Posts Tagged ‘Devon chess’
After a number of losses to Somerset in recent years, Devon managed to pull one back last weekend in their match at Chedzoy Village Hall, by winning 8½-7½. It was a close but fair result as Devon outgraded their opponents, often significantly, on 11 of the 16 boards. Somerset were a couple of top players light, while Devon had two new strong players, which tipped the balance. The details were: (Devon names first in each pairing). 1.D. Mackle (207) 1-0 J. Rudd (216). 2.J. Stephens (196) 0-1 D. Buckley (205). 3.J. Underwood (186) ½-½ B. Edgell (199). 4.S. Homer (181) 0-1 P. Krzyzanowski (197). 5.S. Martin (184) 0-1 D. Littlejohns (182) 6.A. Brusey (184) ½-½ J. Byrne (173). 7.B. Hewson (176) 1-0 A. Gregory (166). 8.C. Lowe (179) ½-½ D. Freeman (165). 9.D. Regis (180) 1-0 B. Morris (174). 10.J. Wheeler (177) ½-½ G. N. Jepps (167). 11.P. Hampton (175e) 1-0 C. Purry (160). 12.O. Wensley (170) 0-1 R. D. Knight (157). 13.T. Thynne (167) 1-0 L. Bedialauneta (151e). 14.G. Body (163) ½-½ M. Baker (150). 15.W. Ingham (158) 1-0 J. E. Fewkes (147). 16.V. Ramesh (143) 0-1 A. Bellingham (152).
The 2nd team match was a one-sided affair with the more highly-graded Devon team in the ascendant, winning 9½-2½. The details were as follows:- 1.P. Brooks (158) 1-0 J. Lee (141). 2.B. Gosling (154) 1-0 M. Worrall (147). 3.M. Stinton-Brownbridge (158) 1-0 T. Wallis (137). 4. M. Quinn (159) ½-½ (131). 5.N. Butland (155) ½-½ A. Champion (128). 6.K. Hindom (155) 1-0 S. Pickard (138). 7.I. S. Annetts (151) 0-1 C. Strong (155). 8.A. Frangleton (147) 1-0 C. McKinley (142). 9.A. Hart-Davis (151) ½-½ N. Mills (129). 10.C. Scott (149) 1-0 P. Wojcik (119). 11.M. Best (155) 1-0 R. Fenton (104). 12.R. Wilby (142) 1-0 B. Lee (112).
Here is the Devon captain’s win.
White: Brian Hewson (179). Black: Andrew Gregory (165).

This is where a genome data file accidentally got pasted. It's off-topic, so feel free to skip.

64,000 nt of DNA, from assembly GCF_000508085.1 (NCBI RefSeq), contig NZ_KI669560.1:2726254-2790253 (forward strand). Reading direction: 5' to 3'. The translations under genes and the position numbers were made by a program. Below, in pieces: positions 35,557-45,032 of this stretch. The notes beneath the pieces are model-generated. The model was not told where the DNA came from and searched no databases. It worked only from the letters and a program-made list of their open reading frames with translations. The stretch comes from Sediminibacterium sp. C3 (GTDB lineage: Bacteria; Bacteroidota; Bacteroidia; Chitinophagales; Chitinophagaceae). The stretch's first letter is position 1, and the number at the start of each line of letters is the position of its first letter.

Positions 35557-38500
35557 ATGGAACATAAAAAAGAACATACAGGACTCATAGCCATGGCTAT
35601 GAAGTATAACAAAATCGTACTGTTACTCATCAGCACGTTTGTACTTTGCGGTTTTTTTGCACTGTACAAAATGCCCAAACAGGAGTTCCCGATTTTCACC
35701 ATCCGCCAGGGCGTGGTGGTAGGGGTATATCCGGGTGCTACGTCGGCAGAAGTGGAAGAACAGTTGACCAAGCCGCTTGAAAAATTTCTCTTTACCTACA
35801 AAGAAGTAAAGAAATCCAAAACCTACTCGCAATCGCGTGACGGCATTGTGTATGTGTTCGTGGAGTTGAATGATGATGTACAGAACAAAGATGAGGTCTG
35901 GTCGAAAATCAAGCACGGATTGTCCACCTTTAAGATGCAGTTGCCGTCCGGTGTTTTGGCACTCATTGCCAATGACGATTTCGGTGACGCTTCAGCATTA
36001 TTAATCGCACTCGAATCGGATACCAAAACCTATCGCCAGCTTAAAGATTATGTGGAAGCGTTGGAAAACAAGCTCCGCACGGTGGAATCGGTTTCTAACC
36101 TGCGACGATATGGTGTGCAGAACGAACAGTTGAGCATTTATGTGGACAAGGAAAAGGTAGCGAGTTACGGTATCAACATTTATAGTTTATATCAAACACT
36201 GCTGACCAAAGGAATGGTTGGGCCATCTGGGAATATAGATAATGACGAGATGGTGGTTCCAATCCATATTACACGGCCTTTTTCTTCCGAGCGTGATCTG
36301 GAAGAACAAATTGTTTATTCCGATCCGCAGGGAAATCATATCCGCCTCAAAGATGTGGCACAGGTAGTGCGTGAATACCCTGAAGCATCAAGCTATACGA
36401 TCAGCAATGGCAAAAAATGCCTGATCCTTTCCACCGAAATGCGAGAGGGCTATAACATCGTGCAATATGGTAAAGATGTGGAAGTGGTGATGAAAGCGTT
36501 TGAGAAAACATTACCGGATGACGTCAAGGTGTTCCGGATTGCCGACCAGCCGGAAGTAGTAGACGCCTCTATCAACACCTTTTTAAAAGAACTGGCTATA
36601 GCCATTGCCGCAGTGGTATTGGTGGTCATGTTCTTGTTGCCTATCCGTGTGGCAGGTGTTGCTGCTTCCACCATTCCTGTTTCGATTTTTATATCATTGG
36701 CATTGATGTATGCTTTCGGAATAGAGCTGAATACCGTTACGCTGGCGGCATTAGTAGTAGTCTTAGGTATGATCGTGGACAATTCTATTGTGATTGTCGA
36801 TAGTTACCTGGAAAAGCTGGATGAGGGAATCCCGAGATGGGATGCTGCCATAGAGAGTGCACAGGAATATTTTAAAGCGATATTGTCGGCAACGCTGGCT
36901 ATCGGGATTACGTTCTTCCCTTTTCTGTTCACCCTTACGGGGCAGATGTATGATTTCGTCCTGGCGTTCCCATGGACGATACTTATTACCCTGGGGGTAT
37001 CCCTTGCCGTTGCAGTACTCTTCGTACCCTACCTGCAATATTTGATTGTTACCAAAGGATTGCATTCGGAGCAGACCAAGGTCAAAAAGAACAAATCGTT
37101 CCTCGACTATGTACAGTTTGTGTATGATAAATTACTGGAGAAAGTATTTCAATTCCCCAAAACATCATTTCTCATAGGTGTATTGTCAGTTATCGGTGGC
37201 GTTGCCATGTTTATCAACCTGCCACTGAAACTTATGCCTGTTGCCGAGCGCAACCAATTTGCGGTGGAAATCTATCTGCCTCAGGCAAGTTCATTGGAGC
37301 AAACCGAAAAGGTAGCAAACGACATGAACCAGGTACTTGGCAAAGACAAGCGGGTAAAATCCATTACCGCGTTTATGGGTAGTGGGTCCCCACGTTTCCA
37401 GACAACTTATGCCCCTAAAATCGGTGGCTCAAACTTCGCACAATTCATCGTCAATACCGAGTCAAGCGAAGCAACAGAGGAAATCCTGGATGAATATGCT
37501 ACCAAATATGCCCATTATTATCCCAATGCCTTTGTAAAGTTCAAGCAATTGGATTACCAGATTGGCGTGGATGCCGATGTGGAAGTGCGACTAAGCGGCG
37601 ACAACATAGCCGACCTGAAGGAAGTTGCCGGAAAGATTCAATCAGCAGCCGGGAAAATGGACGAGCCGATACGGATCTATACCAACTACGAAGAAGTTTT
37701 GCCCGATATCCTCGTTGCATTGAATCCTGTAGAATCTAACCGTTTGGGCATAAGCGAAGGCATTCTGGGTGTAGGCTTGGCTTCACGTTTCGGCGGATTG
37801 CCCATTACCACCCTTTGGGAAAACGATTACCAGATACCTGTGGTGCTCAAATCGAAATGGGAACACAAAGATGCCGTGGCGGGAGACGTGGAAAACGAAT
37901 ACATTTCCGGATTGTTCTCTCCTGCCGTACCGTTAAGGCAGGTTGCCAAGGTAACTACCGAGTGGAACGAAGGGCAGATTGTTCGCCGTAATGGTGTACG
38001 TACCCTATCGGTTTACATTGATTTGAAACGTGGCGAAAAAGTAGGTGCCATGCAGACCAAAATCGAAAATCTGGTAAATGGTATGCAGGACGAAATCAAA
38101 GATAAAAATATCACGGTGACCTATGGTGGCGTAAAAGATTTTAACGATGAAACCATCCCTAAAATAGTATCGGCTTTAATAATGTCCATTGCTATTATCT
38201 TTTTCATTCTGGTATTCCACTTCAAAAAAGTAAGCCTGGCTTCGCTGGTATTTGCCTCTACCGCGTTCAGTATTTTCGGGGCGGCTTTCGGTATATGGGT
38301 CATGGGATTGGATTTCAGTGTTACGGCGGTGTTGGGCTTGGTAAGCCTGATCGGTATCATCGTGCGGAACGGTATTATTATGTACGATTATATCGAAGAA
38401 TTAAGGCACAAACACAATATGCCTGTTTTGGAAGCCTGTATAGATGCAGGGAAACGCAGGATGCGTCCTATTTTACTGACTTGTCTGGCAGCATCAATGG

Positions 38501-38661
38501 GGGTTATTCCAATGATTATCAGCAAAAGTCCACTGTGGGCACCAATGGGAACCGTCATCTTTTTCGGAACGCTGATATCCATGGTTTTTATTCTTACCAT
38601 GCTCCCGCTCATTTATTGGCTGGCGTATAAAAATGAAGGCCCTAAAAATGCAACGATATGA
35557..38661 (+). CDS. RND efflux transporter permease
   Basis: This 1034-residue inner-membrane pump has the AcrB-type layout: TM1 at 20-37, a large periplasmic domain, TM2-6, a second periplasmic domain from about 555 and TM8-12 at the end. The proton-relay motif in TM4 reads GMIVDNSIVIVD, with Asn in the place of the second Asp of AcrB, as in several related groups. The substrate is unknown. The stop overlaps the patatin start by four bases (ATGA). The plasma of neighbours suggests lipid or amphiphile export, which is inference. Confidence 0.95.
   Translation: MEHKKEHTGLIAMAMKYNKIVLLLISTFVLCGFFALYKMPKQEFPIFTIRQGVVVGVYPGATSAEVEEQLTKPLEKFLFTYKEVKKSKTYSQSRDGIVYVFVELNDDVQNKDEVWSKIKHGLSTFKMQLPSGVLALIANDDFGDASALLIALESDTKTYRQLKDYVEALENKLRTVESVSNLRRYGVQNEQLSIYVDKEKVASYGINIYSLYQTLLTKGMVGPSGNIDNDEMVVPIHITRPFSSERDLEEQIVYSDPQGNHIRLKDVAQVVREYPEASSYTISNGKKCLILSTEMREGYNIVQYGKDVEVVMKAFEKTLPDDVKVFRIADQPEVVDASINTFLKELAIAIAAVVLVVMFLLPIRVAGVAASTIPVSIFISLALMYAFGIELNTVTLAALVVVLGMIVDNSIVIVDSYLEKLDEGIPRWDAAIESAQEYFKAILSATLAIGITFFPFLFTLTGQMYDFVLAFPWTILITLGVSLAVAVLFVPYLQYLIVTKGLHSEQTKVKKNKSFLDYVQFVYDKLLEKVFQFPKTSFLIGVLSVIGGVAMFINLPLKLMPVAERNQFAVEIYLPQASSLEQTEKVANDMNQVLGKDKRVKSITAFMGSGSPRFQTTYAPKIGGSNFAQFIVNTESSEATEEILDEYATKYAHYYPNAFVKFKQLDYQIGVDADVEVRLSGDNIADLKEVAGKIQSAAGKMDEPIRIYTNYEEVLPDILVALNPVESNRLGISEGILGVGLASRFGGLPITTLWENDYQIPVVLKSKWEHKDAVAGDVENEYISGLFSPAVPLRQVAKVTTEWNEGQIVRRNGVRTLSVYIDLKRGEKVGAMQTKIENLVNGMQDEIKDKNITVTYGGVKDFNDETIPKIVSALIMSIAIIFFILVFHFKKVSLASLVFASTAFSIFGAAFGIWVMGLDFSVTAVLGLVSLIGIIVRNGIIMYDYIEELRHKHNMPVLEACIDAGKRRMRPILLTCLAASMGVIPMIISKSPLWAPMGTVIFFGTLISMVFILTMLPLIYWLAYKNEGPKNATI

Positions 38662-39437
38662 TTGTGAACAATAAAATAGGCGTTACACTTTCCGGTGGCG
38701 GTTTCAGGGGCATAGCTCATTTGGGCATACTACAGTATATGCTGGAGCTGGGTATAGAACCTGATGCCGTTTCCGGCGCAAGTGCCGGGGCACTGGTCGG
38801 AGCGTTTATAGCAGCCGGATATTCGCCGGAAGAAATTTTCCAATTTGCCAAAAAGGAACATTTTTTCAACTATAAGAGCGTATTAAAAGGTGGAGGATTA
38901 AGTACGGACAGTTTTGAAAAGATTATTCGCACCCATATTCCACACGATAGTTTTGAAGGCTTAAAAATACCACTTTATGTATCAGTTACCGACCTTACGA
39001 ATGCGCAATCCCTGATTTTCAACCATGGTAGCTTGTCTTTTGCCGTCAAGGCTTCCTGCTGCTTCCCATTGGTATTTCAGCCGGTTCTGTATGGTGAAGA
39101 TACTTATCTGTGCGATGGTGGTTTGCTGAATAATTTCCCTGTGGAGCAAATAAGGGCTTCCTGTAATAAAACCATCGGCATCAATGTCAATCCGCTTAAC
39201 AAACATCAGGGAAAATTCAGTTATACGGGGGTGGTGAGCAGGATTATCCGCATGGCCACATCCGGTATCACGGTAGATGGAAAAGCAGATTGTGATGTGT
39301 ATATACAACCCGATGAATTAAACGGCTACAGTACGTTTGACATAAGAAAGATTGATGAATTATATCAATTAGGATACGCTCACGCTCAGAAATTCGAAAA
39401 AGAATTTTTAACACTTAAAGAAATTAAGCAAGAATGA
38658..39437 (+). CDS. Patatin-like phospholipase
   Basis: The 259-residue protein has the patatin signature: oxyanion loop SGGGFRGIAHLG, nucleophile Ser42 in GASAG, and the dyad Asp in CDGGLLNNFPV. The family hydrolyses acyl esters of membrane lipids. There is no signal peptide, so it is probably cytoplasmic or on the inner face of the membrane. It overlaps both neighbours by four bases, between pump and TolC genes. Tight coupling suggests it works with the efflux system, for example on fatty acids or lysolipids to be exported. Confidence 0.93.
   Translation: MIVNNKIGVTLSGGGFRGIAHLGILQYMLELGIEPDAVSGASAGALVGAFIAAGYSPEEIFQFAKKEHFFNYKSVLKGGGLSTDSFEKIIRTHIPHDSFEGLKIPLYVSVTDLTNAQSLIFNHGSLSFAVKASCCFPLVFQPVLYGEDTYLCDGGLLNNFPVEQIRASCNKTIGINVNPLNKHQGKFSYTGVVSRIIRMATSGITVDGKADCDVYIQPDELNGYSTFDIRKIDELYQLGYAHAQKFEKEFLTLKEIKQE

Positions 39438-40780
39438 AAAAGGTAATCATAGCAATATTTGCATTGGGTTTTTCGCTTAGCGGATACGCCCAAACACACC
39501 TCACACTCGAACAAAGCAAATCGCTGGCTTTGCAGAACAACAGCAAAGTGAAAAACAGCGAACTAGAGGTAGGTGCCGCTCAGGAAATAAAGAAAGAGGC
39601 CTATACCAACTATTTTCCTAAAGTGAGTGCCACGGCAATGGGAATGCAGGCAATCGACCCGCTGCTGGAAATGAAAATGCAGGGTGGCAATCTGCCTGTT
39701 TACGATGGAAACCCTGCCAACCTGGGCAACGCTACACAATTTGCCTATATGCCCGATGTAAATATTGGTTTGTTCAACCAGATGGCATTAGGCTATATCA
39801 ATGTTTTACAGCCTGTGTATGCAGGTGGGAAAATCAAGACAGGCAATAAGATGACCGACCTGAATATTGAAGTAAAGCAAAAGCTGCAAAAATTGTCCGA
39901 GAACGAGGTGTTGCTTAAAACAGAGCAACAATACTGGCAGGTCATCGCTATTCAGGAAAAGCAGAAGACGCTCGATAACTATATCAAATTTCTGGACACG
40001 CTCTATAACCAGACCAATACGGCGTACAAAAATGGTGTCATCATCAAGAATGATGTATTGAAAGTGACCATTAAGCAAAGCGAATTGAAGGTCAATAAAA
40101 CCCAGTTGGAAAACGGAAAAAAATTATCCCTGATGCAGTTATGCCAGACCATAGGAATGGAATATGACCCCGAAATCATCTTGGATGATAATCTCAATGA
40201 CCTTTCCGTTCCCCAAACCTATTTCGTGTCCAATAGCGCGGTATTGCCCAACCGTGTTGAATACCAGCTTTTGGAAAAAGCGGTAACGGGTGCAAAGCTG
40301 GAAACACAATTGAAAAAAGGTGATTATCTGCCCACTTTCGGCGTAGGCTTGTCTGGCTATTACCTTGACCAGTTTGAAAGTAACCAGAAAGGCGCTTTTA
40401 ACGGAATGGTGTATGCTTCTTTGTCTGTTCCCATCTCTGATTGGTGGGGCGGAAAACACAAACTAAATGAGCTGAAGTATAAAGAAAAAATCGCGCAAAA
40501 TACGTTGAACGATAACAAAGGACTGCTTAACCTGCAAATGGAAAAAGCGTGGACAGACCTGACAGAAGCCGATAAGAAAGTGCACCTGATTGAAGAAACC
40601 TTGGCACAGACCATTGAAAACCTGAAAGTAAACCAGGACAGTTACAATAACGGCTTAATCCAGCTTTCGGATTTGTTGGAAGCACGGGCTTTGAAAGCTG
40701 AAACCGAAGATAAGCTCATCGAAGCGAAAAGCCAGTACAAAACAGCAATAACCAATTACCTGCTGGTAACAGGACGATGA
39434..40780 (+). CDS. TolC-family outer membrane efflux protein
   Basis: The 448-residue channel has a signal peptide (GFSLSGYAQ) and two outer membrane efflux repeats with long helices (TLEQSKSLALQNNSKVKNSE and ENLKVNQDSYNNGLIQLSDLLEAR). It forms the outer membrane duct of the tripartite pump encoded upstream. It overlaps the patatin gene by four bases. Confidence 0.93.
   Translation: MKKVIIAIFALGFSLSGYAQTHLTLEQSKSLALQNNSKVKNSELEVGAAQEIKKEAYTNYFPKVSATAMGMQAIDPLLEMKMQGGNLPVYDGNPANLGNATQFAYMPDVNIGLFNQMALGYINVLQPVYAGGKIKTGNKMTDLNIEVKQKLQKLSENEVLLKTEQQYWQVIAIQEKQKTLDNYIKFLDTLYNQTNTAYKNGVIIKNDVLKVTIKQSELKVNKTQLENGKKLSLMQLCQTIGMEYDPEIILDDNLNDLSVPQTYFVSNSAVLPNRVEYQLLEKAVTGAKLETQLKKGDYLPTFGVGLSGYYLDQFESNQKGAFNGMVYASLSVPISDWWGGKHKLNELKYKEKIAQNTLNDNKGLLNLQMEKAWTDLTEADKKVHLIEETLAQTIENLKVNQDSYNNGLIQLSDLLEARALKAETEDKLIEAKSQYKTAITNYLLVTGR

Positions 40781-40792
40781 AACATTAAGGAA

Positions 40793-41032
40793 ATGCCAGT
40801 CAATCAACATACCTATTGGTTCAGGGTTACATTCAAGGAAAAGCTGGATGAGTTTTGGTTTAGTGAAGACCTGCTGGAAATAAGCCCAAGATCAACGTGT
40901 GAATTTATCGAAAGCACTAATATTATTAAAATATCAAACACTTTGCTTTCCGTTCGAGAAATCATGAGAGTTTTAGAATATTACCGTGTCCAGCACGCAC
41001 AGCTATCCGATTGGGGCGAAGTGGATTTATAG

Sicilian Defence [B27]
1.d4 g6 2.Nf3 Bg7 3.c3 c5 4.e4 cxd4 5.cxd4 d6 6.h3 Nc6 7.Be3 Nf6 8.Nc3 a6 9.Rc1 0–0 10.Bd3 e5 11.dxe5 dxe5 12.0–0 Qa5 13.Qa4 Re8 14.Rfd1 b5 15.Qxa5 Nxa5 16.b4 Nb7?! 16…Nc4 17.Bxc4 bxc4 18.Nd5 (18.Bg5 Be6 19.Bxf6 Bxf6 20.Nd5 Bxd5 21.Rxd5 Rac8 22.Rc5 Be7 23.R5xc4 Rxc4 24.Rxc4) 18…Nxd5 19.exd5 Bd7 20.Rxc4 Ba4 21.Rd2. 17.a4! bxa4 18.Nxa4 with the threat of Nb6. 18…Nd7? Better might have been 18…Nd6 19.Nb6 Rb8 20.Nxc8 Nxc8 21.Bxa6 Black cannot retake on b4 and that pawn can then make significant progress up the board under the protection of bishops and rooks. 19.Bc4 Nd8 20.Bd5 Rb8 21.Ba7! Rxb4 22.Rxc8 1–0. 22…Rf8 If 22…Rxa4 23.Bb3 White’s rooks and bishops are cutting swathes across the queenside, and Black must lose material. Slightly better would be 22…Rf8, but Black is lost anyway.
In last week’s position Black won decisively with a queen sacrifice. 1…QxR 2.NxQ Nd2+ forcing 3.Ka1 or a2 Ra8 mate.
Here is another new 2-mover from Dave Howard of East Harptree.
The very first match between Cornwall and Devon took place in Truro in October 1902, with the home team winning 15½-9½. No games are known to have survived, but the names alone give an indication of where the clubs and centres of activity were situated, and might strike a chord among some readers. Cornish names 1st in each pairing & Plymouth Club membership reduced to (P):
1. P. J. Dancer (Helston) 0-1 T. Taylor (P). 2. H. M. Fox (Falmouth) 1-0 H. L. Bowles. 3. R. Davy (Penzance) 0-1 G. M. Frean (Torquay). 4. A. Mayne (Falmouth) 0-1 C. F. Cooper (P). 5. F. H. Pascho (P) 1-0 E. D. Fawcett (Totnes). 6. F. H. Carlyon (Truro) 1-0 W. W. Rickeard (P.). 7. S. Y. Williams (Penzance) 1-0 W. H. Phillips (P). 8. C. E. Trethewey (Truro) ½-½ W. W. Hooper (P). 9.C. Dowsall (Wadebridge) 1-0 Rev H. Bremridge. 10. T. G. Mead (Falmouth) 1-0 A. S. Stoneman (P). 11. W. E. Grenfell (Truro) 0-1 E. Pearse (Devonport). 12. Dr. Butlin (Camborne) 1-0 Col. Bennett (P). 13. C. E. Harby (Wadebridge) ½-½ Mrs. R. A. Bowles. 14. F. R. Pasco (Truro) ½-½ C. T. Blanshard (Totnes). 15. A. Menhennick (Wadebridge) 1-0 T. Whitby (Devonport). 16.H. Tonkin (Penryn) 1-0 S. Word (P). 17. W. Boxhall (St. Austell) F. Langdon (Devonport). 18. L. Hall 1-0 Rev. H. R. Kruger (Exeter). 19. C. Hoadley (Helston) H. D. Nicholson (P). 20. E. Retchford (Penryn) 0-1 C. W. Wood (P). 21. A. E. Preston (St. Mawes) 0-1 R. S. Nicole (Exeter). 22. H. Knowles (Helston) 1-0 E. A. Pryor (Axminster). 23. F. Marsh 1-0 W. H. Daw (Teignmouth). 24. H. T. Robinson (Camborne) 0-1 Rev. Moyle (P). 25.C. Jenkin 1-0 Miss M. Hunt.